Meanwhile, Karpov defeated Kamsky (1996) in the defence of the FIDE title. FIDE then changed the format, controversially, to a KO Tournament. Karpov was seeded all the way to the final, in which he beat Anand (1998). However, there was no such seeding in 1999 and Karpov declined to play.

FIDE then started stockpiling World Champions thanks to their regular KO events. Then they changed the format and brought together most of the best players in the world to play in a tournament to decide the FIDE title. Veselin Topalov won in style.

Fourth Summing Up
(KO) Champions:
Anatoly Karpov (1993–9)
Alexander Khalifman (1999–2000)
Viswanathan Anand (2000–02)
Ruslan Ponomariov (2002–04)
Rustam Kasimdzhanov (2004–05)
Veselin Topalov (2005–2006)

The two versions of the World Championship were finally unified in 2006 when Topalov met Kramnik in a match often remembered for the wrong reasons (the infamous toilet episodes).
Kramnik became the first undisputed champion since 1993. To tidy up some more loose ends he was required to play in the recently-concluded World Championship in Mexico. Unfortunately for him, Anand was on the best form and won the tournament - and the title - with a point to spare. To (hopefully) completely tie up all loose ends, Anand must now play Kramnik in a match in 2008.

Fifth Summing Up
Reigning, Undisputed World Chess Champion, as of 29/9/2007:
Viswanathan Anand
Let's see what next year brings!

Saturday 29 September 2007

13th Yarm Chess Championship

13th Yarm Chess Championship
Saturday 29th September

The latest in the long line of Yarm Chess Championships was a very successful event.

13 teams entered the Primary Section, including defending champions Yarm A. Their main rivals, Newcastle’s Royal Grammar School (‘R.G.S.’), looked strong from the start and were eager to loosen Yarm’s grip on the trophy. Indeed, Yarm A and R.G.S. have traded victories since the early days of the championship.

A crunch encounter in the third round (of five) ended in a convincing R.G.S. victory and they made sure of the title with further match wins in the final two rounds.

Meanwhile, Yarm A tired towards the end of the event managed to hold onto second place.
Yarm B and R.G.S. F tied for third place. A play-off match sought to break the deadlock but ended in a 2-2 draw so they just shared the place.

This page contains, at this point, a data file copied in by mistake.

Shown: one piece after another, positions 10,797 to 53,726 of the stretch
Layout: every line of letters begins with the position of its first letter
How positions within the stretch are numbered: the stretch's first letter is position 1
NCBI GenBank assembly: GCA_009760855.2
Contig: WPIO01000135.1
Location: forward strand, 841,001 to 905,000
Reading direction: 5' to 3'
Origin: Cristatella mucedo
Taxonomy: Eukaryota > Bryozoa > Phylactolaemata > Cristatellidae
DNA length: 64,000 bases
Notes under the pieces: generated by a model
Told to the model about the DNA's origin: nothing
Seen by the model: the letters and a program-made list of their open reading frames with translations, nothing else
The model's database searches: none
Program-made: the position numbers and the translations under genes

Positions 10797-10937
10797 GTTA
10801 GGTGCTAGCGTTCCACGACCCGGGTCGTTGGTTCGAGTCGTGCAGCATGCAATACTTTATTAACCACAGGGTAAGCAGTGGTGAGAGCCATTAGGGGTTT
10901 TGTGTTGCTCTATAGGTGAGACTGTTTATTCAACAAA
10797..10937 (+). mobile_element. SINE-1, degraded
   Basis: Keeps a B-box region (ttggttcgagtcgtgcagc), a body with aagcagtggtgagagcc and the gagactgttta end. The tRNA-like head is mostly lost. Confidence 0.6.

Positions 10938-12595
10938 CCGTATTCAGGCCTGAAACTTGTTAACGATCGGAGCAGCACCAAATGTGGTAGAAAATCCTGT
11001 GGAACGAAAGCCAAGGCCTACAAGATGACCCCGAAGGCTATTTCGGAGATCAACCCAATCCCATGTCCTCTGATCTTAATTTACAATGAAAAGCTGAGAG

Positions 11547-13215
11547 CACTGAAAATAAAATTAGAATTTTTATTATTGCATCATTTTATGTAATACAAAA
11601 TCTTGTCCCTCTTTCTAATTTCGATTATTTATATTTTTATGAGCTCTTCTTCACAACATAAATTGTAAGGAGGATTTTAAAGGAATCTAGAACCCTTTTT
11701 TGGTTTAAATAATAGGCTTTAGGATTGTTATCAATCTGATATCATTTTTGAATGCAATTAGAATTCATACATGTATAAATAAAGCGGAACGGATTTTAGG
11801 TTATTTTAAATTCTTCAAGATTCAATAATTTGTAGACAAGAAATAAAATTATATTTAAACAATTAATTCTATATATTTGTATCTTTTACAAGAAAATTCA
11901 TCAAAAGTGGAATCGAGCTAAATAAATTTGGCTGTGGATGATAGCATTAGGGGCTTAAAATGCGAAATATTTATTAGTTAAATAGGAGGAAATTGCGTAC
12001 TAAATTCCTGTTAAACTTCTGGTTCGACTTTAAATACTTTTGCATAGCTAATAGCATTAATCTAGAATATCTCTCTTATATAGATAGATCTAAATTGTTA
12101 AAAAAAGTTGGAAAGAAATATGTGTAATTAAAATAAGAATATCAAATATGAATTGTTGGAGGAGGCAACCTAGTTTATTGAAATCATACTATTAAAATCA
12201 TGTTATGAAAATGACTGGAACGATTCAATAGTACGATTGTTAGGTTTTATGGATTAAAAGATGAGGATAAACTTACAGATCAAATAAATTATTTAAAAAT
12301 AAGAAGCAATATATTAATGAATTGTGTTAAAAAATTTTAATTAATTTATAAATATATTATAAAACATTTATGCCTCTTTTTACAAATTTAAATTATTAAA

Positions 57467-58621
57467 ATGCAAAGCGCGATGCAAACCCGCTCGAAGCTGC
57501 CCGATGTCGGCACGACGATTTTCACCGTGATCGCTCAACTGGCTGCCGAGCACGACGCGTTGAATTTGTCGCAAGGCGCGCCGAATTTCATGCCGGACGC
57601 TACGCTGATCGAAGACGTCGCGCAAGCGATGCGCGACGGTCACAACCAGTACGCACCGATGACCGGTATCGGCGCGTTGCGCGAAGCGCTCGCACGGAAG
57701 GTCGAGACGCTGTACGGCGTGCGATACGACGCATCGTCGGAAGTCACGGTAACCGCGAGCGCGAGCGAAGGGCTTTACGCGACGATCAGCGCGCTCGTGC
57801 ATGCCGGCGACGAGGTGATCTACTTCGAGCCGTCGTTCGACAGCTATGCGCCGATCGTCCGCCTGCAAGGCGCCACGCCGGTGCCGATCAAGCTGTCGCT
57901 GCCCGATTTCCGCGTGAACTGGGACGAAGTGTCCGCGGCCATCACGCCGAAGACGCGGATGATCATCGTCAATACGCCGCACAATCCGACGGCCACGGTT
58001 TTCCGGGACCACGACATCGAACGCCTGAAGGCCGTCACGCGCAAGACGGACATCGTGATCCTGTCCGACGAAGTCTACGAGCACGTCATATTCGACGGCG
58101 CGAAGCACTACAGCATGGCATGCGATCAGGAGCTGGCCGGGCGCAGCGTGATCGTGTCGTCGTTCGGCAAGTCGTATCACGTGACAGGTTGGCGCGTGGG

Top Scores:

1st: R.G.S. A 18.5
2nd: Yarm A 13
=3rd: Yarm B & R.G.S. F both 12.5
(13 teams played)

There was a very tough battle for honours in the Secondary Section. The top teams from Yarm, R.G.S. and Wakefield’s Queen Elisabeth Grammar School (‘Q.E.G.S.’) were all in action. Q.E.G.S. held a slender lead after three rounds but a fighting 2-2 draw with Yarm A allowed R.G.S. A to take a point advantage with a round to go. The new leaders held their nerve and produced another great performance in the last match to deservedly take the title. Q.E.G.S. had a good last round too to ensure second place. Hosts Yarm A had to settle for third, but the scores were very close.

Top Scores:

1st: R.G.S. A 16.5
2nd: Q.E.G.S. 15.5
3rd: Yarm A 12.5
(10 teams played)

The tournament experience was enhanced by the presence by the presence of two very special guests. Current Cleveland County co-champion and former British Senior Champion, David Smith, was present throughout the day to help out, play and pass on tips to the juniors. Grandmaster Daniel King was there too! In fact he had already given Elmwood Chess Club a very memorable Grandmaster evening on the Thursday night and won nearly all of his games in a Yarm School simul on the Friday night (only Matthew Cornford managed to lower the GM’s colours - but he did it in great style; I’m hoping to show the game here soon).

Sincere thanks to everyone - from Y2 players to Grandmaster - who all made the 13th Championship one of the most enjoyable and special of the whole series.

Tuesday 11 September 2007

Chess Book Reviews: 29

Fighting the Anti-Sicilians
Combating 2 c3, the Closed, the Morra Gambit and other tricky ideas
By IM Richard Palliser

Everyman Chess

‘These annoying lines have become the scourge of Sicilian players, but in this book Richard Palliser, a lifelong Sicilian devotee, decides it’s time for Black players to finally fight back!’

Essentially, this book covers all of White’s options to lines with 2 Nf3.

In the 1980s it was possible to have the Sicilian as one’s main weapon to 1 e4 yet never have to face a main line; The Grand Prix Attack and 2 c3 were two of the major reasons for that.